This week in Markets & Money:

On Monday, Ryan questioned Trump’s knowledge of literature. In particular, his familiarity with Joseph Heller’s novel Catch-22. The debacle Heller explores is one that Trump has been mired in quite frequently of late. Especially when it comes to his economic plans to cut taxes and boost infrastructure. Although these are viable ideas for the short term, they have the potential to exacerbate existing problems in the long run. And as Trump continues to act brashly, the world’s markets wait with baited breath to see full extent of the consequences.

To read the full story, click here.

On Tuesday, Terence used recurring cycles in the markets to predict the future for technology. When it comes to new tech, it’s well-known that a successful new invention can raise markets to new heights. Usually, these innovations come out of the US. But China has recently been creeping into the spotlight as a leading tech destination. Some of the largest Chinese internet giants are working on game-changing artificial intelligence projects. And with the help of government funding, China is set to be a world leader in this space by 2030.

To read the full story, click here.

On Wednesday, Ryan noted the similarities between blockchain and the dotcom boom. The rise of these new technologies resulted in a frenzy of investing. Back in the 1990s, you could have taken advantage of the hype by adding ‘dotcom’ to the end of your business name. The same is now true for blockchain. The company which most recently jumped on the bandwagon was Kodak, which has created its very own Kodak-coin. Clearly, people are trying to make a quick buck from the crypto mania. But that doesn’t mean it’s all just a fad. Ryan urges you to look past all the naïve investing and consider the revolutionary potential of blockchain. If you can do that, the companies with true value will be easier to find.

To read the full story, click here.

On Thursday, Ryan spotted a clue that suggested this current market boom has much longer to run. There’s no question that India’s rapidly growing population will be a huge driver of global growth over the next decade. And many saw the nation as picking up the slack left behind by China’s slouching economy. But Ryan questions whether China will continue to flat-line for much longer. Looking at the charts, China’s economy looks set for a second boom. And if both China and India boom at the same time, early investors could be in for a wild ride.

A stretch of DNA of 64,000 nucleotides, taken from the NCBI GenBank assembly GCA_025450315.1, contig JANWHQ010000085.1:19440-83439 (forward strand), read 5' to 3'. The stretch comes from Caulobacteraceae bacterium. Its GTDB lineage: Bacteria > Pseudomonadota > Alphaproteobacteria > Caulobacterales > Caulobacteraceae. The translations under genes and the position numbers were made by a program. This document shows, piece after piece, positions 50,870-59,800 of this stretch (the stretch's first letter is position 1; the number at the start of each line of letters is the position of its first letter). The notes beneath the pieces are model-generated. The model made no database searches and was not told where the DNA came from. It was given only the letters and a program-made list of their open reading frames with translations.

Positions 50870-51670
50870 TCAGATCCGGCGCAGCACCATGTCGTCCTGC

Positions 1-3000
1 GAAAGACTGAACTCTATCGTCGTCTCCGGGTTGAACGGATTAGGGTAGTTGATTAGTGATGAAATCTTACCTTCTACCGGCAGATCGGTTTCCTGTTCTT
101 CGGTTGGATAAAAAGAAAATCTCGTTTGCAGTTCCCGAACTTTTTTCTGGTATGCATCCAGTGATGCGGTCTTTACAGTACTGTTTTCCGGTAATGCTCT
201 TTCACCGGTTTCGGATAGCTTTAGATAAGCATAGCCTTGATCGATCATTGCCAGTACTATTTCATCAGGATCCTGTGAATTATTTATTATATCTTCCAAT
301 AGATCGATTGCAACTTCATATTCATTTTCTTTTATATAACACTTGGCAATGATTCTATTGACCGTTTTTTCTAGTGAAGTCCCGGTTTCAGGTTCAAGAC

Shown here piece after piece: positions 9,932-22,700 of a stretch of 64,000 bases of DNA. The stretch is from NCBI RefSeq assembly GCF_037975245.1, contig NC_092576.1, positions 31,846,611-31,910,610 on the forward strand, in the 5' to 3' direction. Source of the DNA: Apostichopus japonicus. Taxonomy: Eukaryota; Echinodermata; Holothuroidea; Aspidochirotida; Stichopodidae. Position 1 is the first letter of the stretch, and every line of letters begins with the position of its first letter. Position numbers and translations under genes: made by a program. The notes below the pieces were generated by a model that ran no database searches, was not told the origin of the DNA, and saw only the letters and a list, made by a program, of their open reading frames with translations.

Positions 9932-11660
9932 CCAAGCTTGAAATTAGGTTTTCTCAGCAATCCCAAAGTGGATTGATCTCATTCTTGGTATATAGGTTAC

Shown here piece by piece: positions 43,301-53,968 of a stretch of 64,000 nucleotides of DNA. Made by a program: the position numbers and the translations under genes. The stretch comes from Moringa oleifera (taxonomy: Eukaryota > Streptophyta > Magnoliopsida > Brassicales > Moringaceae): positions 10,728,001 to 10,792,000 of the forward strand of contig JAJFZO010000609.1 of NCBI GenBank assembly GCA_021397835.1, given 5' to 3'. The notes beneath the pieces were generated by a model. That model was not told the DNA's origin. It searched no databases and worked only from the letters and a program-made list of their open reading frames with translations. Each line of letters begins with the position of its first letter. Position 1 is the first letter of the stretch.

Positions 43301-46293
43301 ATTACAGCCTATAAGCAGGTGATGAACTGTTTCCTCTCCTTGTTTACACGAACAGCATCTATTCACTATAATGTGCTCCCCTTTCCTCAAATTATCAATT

To read the full story, click here.

On Friday, Ryan responded to Warren Buffett’s claim that bitcoin is a bubbly asset that will end badly for investors. Buffett himself claims that he doesn’t know anything about bitcoin or cryptos. Which prompted Ryan to delve into other investment gold mines Buffett has missed out on. For example, he only invested in Apple in 2016. And has never gotten involved in Google or Amazon. That said, Buffett is right about one thing: Most cryptos are overvalued and will eventually fall. But the few that make it through this volatile period could be the best investment you ever make.

To read the full story, click here.

Regards,

Katie Johnson,
For Markets & Money


Katherine Johnson, usually going by just ‘Katie’, is a member of Port Phillip Publishing’s editorial team, as well as the Editor of the Saturday edition of Markets & Money. Katie works with all of your editors to maintain the quality of their research and analysis. In her Saturday Markets & Money articles she specialises in cryptocurrency and technology stories, and brings you a recap of the week from your other Markets and Money editors.